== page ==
All the while we’ll savor the experience of being together, with this amazing machine. Sir William’s Sixth Symphony serenading our ears. The wind in our faces. The whole west coast to see in an old Jaguar! Stay tuned for next month where you’ll read about the southbound journey in Part Two.
I’m talking about the Peugeot 308 HDi.
Yes, I know that Peugeot has not been available for decades here in the USA, but my point is the self-defeating regulations that have been put in place that limit the American car buying market. We’ve erected trade barriers in the guise of safety and emissions that have excluded the very technologies we need the most. The EURO/NCAP safety regs are adequate for our roads as much as theirs. California’s emissions laws are the tail that wags the dog here in the USA. The result? we get Smart cars that average 37 MPG instead of the 70 MPG they enjoy in Europe. We get mid-sized sedans that strain to reach 20 MPG, whereas they have ones that enjoy 35 to 40 MPG.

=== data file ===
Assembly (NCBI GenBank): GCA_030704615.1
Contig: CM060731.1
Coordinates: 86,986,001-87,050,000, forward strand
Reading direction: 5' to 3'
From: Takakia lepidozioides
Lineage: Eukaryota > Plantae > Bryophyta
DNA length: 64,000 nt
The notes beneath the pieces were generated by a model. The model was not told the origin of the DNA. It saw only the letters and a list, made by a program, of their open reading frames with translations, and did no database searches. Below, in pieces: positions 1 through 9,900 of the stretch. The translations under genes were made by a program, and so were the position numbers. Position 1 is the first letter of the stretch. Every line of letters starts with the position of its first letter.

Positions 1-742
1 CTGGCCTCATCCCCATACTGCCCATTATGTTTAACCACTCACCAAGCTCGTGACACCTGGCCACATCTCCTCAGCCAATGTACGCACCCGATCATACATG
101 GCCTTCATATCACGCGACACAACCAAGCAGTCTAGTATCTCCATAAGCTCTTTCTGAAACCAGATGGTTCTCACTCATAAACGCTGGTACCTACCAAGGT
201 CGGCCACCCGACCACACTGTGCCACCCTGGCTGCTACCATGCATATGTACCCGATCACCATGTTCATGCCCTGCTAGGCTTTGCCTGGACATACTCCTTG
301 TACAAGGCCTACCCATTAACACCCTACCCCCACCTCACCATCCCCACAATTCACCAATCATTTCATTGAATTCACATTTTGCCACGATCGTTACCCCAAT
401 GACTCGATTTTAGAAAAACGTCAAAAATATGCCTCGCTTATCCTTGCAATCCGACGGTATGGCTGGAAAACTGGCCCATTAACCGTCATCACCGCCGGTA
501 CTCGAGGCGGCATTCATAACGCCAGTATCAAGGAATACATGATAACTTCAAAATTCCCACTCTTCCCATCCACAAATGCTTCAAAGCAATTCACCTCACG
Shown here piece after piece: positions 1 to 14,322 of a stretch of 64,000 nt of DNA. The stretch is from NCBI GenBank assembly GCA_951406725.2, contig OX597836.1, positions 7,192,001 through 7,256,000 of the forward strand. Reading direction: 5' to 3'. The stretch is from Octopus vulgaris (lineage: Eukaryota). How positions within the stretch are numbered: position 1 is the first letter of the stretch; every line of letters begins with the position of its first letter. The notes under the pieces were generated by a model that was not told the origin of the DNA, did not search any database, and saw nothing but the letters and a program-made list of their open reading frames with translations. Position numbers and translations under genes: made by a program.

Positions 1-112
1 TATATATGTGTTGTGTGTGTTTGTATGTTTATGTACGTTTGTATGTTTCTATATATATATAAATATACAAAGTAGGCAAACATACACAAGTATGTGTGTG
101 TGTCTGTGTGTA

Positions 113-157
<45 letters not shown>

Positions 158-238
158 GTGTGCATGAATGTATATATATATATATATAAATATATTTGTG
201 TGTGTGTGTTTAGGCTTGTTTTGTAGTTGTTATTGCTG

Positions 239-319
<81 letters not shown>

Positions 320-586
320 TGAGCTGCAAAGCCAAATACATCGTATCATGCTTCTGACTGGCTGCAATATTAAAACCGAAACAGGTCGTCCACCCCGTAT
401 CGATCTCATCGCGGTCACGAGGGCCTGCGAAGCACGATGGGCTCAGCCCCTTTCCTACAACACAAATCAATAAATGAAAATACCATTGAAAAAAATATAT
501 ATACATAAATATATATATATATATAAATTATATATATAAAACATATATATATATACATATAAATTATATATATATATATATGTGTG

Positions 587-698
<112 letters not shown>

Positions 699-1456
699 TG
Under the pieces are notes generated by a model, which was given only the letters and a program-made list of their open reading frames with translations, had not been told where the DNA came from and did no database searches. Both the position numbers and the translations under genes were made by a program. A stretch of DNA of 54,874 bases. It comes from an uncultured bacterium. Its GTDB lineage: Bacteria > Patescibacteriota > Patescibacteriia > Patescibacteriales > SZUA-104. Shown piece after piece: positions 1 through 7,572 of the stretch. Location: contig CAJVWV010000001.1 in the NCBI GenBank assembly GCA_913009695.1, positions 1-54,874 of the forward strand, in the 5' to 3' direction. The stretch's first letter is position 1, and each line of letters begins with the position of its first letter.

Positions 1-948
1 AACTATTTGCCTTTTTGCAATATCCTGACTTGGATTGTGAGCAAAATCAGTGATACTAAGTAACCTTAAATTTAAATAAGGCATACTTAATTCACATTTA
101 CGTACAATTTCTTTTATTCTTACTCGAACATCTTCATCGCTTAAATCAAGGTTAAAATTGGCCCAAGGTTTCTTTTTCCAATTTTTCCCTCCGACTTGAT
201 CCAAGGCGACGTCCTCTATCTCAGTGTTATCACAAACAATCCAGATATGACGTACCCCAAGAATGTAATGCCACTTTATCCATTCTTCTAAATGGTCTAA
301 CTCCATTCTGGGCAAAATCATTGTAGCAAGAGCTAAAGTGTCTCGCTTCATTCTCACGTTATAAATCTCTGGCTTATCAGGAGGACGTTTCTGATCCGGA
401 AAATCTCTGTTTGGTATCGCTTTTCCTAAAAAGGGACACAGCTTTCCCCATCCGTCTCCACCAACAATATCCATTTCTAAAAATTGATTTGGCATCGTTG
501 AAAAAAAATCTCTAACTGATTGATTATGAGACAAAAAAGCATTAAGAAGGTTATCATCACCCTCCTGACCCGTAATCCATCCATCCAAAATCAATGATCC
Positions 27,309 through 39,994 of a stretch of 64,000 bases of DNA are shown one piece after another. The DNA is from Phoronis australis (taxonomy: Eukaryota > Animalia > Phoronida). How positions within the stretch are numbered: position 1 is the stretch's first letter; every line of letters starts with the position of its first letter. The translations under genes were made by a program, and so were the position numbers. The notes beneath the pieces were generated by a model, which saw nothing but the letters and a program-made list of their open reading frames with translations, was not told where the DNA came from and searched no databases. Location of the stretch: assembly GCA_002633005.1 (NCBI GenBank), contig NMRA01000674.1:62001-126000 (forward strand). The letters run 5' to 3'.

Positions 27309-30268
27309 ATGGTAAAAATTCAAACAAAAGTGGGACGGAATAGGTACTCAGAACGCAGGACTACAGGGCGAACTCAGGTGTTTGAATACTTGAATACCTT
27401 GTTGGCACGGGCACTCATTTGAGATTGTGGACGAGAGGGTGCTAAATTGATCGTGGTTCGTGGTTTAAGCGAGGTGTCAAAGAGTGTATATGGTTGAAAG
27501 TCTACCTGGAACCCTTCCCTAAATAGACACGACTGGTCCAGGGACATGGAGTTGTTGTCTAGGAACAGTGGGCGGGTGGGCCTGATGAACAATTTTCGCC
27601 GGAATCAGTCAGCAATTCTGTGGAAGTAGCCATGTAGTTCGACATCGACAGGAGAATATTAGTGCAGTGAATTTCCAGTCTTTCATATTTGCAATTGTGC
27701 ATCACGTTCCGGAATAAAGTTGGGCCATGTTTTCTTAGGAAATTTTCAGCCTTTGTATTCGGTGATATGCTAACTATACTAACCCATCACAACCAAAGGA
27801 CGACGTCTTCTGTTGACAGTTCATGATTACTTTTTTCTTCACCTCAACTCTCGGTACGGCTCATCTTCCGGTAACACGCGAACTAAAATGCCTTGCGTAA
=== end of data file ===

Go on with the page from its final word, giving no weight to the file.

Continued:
Why not just scrap all these regs, adopt the European standards and open our market to these imports? Do we really think we’re protecting a domestic industry anymore?
Yes, even Il Commendatore’s creations get wet now and then, and it is a good thing too.
When the 2007 GTTSR left Banff, Alberta I had talked with Philippe Reyns and arranged to photograph his Jaguar XKSS. Shaun Redmond was at the wheel of the 65E and I was ready with my camera and favorite lens. As we left Highway 1 and climbed towards the pass leading to Radium Hot Springs in British Columbia the road straightened and the dawn light was … perfect. It was that magical golden crisp morning bright that makes everything look and feel â€¦ wonderful.
I motioned Philippe to pass me and starting right here the two Jaguars performed a pas de deux for the next several miles. I concentrated on shooting the ultra rare Coventry cat but for this shot I captured the scene itself and that amazing light.
The sequel to the sequel! You know what to do…